Factory Orders, Durable Goods and Pending home sales will all be out this morning as a politically charged trading day will likely also highlight Michael Cohen’s testimony on Capital Hill. It should be quite the headline day folks. Nonetheless, Cohen’s testimony won’t change the economy or trajectory of corporate earnings. On that note and with respect to the S&P 500’s current path, here is what J.P. Morgan Chase believes the market needs to see in order to stay above the critical 2,800 level going forward.

  • The ingredients for a break in the SPX above 2800 – the following macro developments need to occur to get the SPX north of 2800: 1) the Fed confirms plans to complete balance sheet normalization by the end of 2019 and commits to keeping reserves at $1.25T or more; 2) the Fed more explicitly signals the end of rate hikes (this has been strongly suggested but the recent minutes left the door open to additional tightening actions); 3) the ECB delivers on the market’s LTRO expectations; 4) Chinese growth continues to stabilize and inflects higher; 5) the US and China reach a trade compromise and Trump avoids other trade-related battles (in particular, Trump backs away from his auto threats); and 6) US growth momentum doesn’t decelerate dramatically. Bottom Line: this scenario is likely to occur but it may not be apparent for a few more weeks and thus the SPX will likely tread water for the time being.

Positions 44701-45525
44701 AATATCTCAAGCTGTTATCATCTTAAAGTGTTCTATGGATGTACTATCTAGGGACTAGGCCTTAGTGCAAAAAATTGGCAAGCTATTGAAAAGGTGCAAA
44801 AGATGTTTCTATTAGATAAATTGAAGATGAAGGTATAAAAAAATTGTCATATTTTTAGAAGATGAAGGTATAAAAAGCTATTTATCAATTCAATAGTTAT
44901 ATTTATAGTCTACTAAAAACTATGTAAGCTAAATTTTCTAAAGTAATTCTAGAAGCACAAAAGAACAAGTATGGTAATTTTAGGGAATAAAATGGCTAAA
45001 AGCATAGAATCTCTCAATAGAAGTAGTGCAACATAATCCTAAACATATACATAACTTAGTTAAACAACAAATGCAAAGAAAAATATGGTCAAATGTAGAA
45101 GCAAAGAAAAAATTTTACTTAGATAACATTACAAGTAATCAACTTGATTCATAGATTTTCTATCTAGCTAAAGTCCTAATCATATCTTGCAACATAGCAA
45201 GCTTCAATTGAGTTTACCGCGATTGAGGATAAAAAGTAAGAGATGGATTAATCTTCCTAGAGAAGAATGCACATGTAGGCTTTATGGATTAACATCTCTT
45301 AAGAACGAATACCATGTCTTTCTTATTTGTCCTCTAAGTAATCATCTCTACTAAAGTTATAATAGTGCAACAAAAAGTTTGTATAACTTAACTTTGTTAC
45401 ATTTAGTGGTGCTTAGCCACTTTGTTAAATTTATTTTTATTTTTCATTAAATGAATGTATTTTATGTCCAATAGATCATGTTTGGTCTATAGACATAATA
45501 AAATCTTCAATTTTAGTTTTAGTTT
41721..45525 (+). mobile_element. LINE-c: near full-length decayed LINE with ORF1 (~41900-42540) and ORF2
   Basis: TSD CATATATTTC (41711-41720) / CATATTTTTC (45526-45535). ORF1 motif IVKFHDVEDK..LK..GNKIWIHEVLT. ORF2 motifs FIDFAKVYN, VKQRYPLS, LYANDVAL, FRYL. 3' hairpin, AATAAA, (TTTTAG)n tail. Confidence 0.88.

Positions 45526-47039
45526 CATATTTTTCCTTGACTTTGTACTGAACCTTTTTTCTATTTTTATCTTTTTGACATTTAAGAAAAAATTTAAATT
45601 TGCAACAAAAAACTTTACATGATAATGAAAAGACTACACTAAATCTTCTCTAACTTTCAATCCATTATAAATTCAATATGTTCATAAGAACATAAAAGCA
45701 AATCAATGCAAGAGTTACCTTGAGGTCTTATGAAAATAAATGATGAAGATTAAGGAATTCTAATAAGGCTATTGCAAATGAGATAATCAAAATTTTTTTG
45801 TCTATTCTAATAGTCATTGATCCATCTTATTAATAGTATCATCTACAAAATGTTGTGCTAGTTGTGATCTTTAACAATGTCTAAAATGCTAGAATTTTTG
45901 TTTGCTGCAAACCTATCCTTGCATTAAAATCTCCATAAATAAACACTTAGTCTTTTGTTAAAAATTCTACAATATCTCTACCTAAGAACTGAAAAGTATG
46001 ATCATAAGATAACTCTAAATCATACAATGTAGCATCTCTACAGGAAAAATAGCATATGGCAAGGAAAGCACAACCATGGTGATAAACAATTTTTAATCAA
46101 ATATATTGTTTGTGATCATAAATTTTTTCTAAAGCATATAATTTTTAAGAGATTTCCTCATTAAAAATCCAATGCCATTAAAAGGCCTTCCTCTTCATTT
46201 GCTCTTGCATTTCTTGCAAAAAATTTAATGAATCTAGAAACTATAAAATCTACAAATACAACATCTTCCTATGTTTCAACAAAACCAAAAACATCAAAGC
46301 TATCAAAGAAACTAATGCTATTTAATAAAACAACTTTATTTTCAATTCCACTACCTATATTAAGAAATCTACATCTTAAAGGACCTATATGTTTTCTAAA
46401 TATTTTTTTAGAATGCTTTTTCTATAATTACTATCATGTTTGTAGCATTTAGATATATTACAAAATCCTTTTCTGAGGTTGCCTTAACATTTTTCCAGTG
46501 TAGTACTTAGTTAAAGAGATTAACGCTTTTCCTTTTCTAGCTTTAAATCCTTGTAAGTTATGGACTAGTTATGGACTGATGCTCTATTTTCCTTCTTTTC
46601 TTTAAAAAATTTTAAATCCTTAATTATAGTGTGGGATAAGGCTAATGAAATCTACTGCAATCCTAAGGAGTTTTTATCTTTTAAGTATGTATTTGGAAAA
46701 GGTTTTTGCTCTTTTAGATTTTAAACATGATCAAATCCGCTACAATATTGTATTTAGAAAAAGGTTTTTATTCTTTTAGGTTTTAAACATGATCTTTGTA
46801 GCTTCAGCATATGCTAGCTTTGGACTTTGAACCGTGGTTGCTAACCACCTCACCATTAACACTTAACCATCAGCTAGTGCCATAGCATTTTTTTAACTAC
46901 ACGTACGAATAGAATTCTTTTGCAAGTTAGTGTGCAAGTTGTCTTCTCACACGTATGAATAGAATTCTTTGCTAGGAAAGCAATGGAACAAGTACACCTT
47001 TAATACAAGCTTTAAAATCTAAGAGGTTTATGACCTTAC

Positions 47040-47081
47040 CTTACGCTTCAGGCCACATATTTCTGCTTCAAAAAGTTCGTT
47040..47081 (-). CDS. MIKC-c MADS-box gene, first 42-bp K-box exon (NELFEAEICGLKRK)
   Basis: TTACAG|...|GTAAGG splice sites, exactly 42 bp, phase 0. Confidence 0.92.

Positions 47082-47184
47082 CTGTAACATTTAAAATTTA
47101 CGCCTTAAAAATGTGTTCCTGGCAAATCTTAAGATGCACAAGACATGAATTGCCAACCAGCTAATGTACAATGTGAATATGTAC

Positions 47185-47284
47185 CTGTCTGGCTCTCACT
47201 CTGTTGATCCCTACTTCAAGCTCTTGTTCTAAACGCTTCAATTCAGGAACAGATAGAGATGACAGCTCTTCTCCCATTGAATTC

Finom Group’s chief market strategist Seth Golden would add the following to J.P. Morgan’s well advised list:

  • Crude oil remains above $55 in 2019, trends towards $65. 
  • U.S. Dollar comes under pressure, averages at least $93 in 2019
  • Congress opts against impeachment hearings and in favor of infrastructure package
  • Consumer spending remains steady and growing

The S&P 500’s breakout has been impressive and found with strong breadth and momentum. Most importantly, he S&P 500’s breakout above its 200-DMA has been sustained. The S&P has not gone back-and-forth around its 200-DMA, even with earnings expected to decline in the Q1 2019 period and bond yields falling. 

Retail earnings season is in high gear this week and Tuesday’s corporate releases were met with some disappointing results. Home Depot (HD) shares fell as the company missed both and topline results, but with a one-time impairment charge muddying the results.

“Wet weather delays projects, and that is evidenced in our sales performance in the quarter,” CEO Craig Menear told analysts on the conference call.”

Here’s what Home Depot reported for the fourth quarter compared with what analysts were expecting, based on data from Refinitiv: